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Discussion Starter · #1 ·
I woke up this morning and was about to administer my daily dose of ferts to my 29g when I see an Amano shrimp halfway up the rim of the tank. I tap it back into the water and pour in my ferts. I was just browsing through some of the shrimp archives and remembered someone mentioning that shrimp typically try to jump when water conditions are bad...but I haven't had any problems with this tank. So I step back and take a look into the tank...to my horror I see pink and white bodies littering the micranthemoides :cry: Then I see my fish at the surface gasping for air.

I started an airstone while I got out the Python to do a water change, took a sample of water out for testing and tallied my losses. Of the 20 Amanos I added last Friday I lost 14. Also lost were my rubber-lipped pleco and 2 Flying Foxes (don't ask :x ). Suprisingly all three of my ottos made it.

When I tested the water I found that the pH had dropped to 6.5 from the 6.9 it had been holding at since Thursday. The KH is 10 so CO2 went from ~40ppm to over 90ppm! I checked the CO2 regulator and it was still feeding ~1bps. Now I have it turned back to .5bps but I still can't understand why the CO2 concentration shot up as it did. Before I installed the pressurized CO2 I was running 2 1gal juice bottles that were putting out ~1bps and the pH never got below 6.8.

I also tested for ammonia and nitrites and found 0 ammonia, but .25ppm of nitrites (which dropped to trace levels after the water change).

I've spent a lot of time looking at this tank over the weekend (I re-scaped it on Friday plus added the shrimp) and never noticed any stress in any of the inhabitants. So I'm baffled. pH is back up to 6.9 after the water change but you can bet I'll be monitoring it closely for the next couple of days.

If I can find any silver lining to this event, it's that at least some of the Amanos survived so I know I do have a few hardy shrimp in the mix.

Sorry for the novella, but I had to vent. :(
 

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The increased nitrates indicate a disturbance in the biological filtration process, it might actually be a combination of adding 20 living organisms which increased the bio load and stirring up detritus and debris from the re-scaping.

I can't count the times unfortunately that I've turned nicely functioning tanks into complete disasters from the urge to re-scape things. Going in a ripping up plants and moving things around in a tank that has matured and balanced itself is a massive disruption really and it takes awhile for things to even out again. I have doubts as to the CO2 system being all that much of a factor really, tank CO2 is fairly constant, fermentation can be unstable somewhat with room tempertaure changes etc.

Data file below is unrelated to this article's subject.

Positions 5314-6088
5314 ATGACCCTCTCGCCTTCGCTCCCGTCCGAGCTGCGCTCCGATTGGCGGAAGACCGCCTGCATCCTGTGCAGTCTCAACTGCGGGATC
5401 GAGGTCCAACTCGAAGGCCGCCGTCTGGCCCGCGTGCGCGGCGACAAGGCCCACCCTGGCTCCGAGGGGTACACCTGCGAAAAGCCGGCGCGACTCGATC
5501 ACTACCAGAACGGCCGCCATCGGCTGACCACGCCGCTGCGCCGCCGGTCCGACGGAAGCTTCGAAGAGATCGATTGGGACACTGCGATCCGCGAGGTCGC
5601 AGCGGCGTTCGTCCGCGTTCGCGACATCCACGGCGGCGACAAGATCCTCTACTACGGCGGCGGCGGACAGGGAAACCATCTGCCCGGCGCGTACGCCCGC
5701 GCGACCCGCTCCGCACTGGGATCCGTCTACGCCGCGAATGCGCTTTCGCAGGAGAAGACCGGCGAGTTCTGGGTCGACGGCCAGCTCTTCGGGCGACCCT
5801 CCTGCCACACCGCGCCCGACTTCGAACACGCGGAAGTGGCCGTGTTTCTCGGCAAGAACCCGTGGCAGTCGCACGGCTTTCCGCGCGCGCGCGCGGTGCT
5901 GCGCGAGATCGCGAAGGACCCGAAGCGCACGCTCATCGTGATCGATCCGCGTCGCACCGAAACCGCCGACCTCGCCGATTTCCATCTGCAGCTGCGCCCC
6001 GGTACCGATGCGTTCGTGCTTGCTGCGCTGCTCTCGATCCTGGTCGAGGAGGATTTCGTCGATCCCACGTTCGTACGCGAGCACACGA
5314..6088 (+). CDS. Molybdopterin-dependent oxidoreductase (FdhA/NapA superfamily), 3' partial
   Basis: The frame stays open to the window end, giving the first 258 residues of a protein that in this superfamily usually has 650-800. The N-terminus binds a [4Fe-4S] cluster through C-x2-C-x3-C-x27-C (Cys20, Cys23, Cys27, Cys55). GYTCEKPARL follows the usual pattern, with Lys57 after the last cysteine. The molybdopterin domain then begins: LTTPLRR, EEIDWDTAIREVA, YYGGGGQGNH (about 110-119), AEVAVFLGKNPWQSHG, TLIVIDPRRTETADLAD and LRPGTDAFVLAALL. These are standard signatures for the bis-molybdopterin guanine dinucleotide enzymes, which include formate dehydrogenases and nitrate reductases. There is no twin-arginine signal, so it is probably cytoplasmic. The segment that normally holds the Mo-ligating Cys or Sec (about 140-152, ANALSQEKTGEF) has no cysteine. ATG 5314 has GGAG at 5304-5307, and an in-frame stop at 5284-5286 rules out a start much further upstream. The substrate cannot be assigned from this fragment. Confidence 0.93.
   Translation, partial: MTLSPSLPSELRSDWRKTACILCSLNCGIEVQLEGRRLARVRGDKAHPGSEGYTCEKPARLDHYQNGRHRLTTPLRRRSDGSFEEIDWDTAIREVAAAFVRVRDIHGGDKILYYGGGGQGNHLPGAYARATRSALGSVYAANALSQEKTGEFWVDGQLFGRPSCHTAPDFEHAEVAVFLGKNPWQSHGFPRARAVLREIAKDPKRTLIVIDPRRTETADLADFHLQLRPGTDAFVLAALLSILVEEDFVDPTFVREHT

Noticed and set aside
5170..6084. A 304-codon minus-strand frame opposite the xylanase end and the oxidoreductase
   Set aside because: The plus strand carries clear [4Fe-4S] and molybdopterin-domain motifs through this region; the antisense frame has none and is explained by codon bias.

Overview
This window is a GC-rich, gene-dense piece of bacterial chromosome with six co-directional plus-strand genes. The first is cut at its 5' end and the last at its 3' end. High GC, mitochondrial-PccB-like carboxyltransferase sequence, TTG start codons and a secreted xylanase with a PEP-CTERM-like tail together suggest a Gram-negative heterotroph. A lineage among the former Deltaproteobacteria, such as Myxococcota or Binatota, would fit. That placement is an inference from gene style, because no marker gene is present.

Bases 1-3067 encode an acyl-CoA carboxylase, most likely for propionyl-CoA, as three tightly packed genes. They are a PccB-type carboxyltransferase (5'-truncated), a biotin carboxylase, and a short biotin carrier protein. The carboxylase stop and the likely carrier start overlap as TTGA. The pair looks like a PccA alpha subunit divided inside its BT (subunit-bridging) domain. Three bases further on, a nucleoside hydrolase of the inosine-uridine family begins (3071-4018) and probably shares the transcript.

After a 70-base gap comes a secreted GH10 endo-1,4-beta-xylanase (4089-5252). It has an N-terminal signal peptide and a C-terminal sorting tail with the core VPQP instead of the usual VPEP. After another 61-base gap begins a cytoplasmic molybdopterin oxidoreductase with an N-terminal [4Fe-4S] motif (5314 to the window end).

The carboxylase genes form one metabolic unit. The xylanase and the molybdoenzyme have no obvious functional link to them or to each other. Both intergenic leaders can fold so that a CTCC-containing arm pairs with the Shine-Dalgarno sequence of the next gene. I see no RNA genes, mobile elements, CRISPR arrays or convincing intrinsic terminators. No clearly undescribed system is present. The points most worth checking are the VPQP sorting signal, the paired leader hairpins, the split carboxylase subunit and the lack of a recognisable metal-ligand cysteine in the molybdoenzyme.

Of course this is just an opinion based on my experiences, and I live in Iowa which most likely changes everything :shock:
 

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Like Troy said, the nitrite increase was probably due to uprooting the plants and adding the Amanos.

I would guess that uprooting the plants has also caused the plants to decrease consumption of CO2 while they adjust to their new locations and re-root themselves.

I would keep an eye on the CO2 and make sure it doesn't drop too low once the plants begin to use it again. Low CO2 may be cause for some green water.
 

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Discussion Starter · #4 ·
Thanks guys. I've been watching my pH and even when I cut the CO2 feed back to .5bps it was still falling. I cut it back even more to maybe 1 bubble every 3 seconds and the pH seems to have stabilized at ~6.8 (6.84 according to my Milwaukee pH meter).

One thing that I did notice last night was that my Magnum 350 (which I use as my CO2 reactor) was making a lot less cavitation noises, so maybe a lot of trapped CO2 in the 350 got dissolved and shot the concentration up?
 

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If I'm not mistaken, both Troy and I use a Magnum for a CO2 reactor. Maybe he can give us a bit of help too.

Did you by chance swap out the micron filter for a clean one after you re-scaped. I have noticed that when I put in a clean micron filter, my Magnum doesn't spit out as many CO2 bubbles. It would seem that the new filter does a better job at allowing the impeller to "chop" up the larger CO2 bubbles. Towards the end of the week I find that my Magnum gets a large amount of CO2 trapped inside, I assume due to a dirty micron filter. I swap the micron filter out and no more CO2 in the cannister.
 

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Discussion Starter · #6 ·
Nope. I just have the media basket (filled with some lava rock) covered with a foam sleeve then a poly sleeve. Basically, the filter was set up for a fish-only tank and I never bothered changing the filter media when I converted to a planted tank.
 
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